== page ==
'Chief coroner's table' struck to probe fire deaths in Ontario First Nations
Chief coroner's office says 58 people died in house fires in Ontario First Nations in a decade
Ontario's chief coroner says 58 people have died in house fires in Indigenous communities in Ontario over the course of a decade, and he's striking a committee to learn why.
Dirk Huyer announced the initiative while addressing the Nishnawbe Aski Nation (NAN) Chief's Winter Assembly in Thunder Bay, Ont., Thursday afternoon. NAN is a political territorial organization that represents 49 First Nations in northern Ontario.
According to Huyer, the deaths occurred in 34 separate fires in the 10-year period ending in 2016. His office was considering an inquest into two devastating fires: one in Pikangikum in March, 2016 where nine people died and another nine months later in Oneida that killed five.
"But then we looked back and recognized ... that fire deaths continue and have had multiple tragedies over years," he told the chiefs assembly. "This is a tremendous number and very disproportionate compared to any fire deaths across Ontario."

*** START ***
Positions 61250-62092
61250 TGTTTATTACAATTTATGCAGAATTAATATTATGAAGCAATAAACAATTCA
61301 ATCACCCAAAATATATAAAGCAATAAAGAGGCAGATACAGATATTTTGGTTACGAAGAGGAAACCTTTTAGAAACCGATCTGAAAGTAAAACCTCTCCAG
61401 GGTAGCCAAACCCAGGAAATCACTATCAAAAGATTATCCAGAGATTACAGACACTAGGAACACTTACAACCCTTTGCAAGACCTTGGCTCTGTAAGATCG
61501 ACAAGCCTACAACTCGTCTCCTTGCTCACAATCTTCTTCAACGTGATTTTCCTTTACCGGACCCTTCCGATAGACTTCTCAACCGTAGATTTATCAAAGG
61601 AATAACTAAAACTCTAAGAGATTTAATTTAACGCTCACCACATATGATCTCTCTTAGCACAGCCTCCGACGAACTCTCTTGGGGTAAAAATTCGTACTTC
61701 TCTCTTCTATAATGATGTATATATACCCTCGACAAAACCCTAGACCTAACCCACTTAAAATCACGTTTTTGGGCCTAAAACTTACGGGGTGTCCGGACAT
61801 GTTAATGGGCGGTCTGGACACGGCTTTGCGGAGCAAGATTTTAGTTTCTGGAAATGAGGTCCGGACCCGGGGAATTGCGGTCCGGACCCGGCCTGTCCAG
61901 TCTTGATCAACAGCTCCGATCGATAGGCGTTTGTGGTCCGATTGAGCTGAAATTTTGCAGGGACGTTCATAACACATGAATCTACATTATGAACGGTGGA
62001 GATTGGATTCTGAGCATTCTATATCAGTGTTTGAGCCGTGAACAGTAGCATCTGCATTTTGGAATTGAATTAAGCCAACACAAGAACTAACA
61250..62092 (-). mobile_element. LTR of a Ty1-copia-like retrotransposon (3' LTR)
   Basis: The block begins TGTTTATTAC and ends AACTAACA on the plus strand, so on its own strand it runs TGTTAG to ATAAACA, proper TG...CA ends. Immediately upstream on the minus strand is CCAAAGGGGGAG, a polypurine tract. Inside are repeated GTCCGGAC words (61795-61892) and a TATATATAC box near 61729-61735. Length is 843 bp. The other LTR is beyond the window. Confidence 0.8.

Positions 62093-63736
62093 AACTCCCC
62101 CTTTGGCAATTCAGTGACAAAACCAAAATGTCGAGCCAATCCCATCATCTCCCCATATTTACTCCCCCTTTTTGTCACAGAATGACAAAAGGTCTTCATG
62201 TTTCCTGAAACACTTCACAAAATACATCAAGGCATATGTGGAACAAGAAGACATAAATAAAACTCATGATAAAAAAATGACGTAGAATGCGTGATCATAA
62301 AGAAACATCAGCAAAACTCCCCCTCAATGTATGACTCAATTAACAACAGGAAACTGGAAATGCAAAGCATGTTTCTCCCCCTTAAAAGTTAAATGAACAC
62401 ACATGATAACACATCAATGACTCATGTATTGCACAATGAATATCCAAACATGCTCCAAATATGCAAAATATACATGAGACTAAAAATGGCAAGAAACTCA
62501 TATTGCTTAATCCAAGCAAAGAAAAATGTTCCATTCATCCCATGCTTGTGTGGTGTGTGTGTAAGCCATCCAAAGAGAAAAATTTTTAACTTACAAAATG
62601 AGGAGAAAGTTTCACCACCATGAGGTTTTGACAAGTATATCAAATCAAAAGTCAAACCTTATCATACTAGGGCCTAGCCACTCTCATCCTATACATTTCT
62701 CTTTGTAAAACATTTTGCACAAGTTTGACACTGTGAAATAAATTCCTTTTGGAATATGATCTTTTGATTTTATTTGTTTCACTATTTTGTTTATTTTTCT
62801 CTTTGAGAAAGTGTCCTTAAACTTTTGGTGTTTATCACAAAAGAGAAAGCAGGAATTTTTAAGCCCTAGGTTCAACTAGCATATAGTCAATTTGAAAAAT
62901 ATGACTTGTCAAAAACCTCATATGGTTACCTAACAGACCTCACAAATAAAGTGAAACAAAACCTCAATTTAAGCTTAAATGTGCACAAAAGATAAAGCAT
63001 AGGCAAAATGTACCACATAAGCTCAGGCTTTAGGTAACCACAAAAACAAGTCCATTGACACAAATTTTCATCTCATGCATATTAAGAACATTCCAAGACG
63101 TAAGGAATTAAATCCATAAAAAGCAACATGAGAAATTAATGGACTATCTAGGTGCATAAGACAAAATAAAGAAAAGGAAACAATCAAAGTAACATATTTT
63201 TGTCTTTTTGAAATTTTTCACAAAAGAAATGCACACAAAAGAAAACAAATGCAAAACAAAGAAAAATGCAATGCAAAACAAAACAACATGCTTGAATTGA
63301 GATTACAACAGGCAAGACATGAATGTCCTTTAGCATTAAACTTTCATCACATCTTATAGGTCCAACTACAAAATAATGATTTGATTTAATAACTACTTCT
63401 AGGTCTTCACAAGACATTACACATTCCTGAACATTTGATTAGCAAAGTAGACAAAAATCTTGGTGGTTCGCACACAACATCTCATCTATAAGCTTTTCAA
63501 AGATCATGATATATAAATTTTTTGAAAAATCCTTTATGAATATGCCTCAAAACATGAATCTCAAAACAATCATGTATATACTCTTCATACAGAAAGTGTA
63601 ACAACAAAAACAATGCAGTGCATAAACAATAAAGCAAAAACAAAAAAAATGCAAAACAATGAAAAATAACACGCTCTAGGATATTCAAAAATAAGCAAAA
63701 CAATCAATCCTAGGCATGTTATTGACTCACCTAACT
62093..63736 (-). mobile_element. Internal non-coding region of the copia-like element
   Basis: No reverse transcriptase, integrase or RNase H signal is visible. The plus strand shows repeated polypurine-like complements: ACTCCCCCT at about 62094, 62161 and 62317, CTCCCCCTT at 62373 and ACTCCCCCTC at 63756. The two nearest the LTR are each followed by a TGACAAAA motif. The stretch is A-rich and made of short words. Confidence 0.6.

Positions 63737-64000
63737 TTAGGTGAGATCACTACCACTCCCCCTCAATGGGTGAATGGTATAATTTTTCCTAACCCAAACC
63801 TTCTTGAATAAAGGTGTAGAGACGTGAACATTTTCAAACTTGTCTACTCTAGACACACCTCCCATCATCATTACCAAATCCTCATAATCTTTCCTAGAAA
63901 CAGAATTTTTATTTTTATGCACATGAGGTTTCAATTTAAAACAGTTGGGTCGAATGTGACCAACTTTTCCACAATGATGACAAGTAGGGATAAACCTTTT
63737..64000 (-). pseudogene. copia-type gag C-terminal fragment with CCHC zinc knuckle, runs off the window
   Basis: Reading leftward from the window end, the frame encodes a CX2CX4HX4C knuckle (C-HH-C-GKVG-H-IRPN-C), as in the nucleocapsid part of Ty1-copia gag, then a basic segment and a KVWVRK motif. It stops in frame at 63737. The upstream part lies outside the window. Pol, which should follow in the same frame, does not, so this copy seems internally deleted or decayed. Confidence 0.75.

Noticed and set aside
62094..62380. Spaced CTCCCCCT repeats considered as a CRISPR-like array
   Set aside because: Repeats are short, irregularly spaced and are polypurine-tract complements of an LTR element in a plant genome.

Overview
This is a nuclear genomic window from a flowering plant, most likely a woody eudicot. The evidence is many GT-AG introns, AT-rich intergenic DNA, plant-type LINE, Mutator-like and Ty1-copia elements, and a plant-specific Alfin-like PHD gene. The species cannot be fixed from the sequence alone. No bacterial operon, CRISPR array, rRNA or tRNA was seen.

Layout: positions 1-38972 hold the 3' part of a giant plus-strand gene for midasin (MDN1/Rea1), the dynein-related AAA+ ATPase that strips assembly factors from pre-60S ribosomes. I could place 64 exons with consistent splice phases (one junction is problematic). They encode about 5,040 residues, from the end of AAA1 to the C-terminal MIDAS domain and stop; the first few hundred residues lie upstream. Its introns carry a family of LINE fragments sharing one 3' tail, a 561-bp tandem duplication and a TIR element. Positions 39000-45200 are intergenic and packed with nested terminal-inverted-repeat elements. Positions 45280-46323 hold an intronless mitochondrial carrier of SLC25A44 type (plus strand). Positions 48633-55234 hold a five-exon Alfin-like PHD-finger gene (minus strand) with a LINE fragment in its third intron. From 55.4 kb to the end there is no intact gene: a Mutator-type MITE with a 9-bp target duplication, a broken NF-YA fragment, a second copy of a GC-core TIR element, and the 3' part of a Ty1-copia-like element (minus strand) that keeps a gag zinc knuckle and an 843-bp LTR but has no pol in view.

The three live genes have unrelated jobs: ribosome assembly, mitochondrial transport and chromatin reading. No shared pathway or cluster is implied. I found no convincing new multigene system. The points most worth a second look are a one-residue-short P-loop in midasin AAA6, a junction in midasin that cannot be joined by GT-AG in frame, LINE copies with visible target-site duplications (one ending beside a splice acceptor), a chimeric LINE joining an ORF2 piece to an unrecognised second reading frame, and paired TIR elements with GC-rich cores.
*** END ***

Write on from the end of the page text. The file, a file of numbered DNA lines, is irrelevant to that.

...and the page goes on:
First Nations leaders have called for a full inquest into fatal fires in Indigenous communities, as has have First Nations firefighters.
Huyer said with so many deaths, proceeding with an inquest would take a very long time. Instead, the "chief coroner's table" will be tasked with getting a fuller understanding of how the deaths occurred, the circumstances that contributed to them and what systemic issues may be involved.
Huyer said he doesn't yet know how many fatal fires there were in 2017, but any that occurred will also be part of the review.
He added that the initiative will also speak with communities that have suffered fatal house fires.
"[It's] a tremendous tragedy," he told reporters of the large number of deaths.
First Nations leaders, including NAN Grand Chief Alvin Fiddler, have pointed to a number of issues affecting Indigenous communities, including inadequate housing, unsafe building standards, lack of enforcement of building codes and outdated or ineffective fire suppression equipment. A federal government report has also stated that First Nations residents are also 10 times more likely to die in a house fire.
The coroner's review is expected to take about a year, Huyer said, adding there is no plan in place to come up with recommendations aimed at bettering fire safety in Indigenous communities, but "it's still in its early stages."
"Maybe there's things that we identify through the table that just cry out for recommendations, but the primary goal is to have as complete an understanding as we can of the death investigations."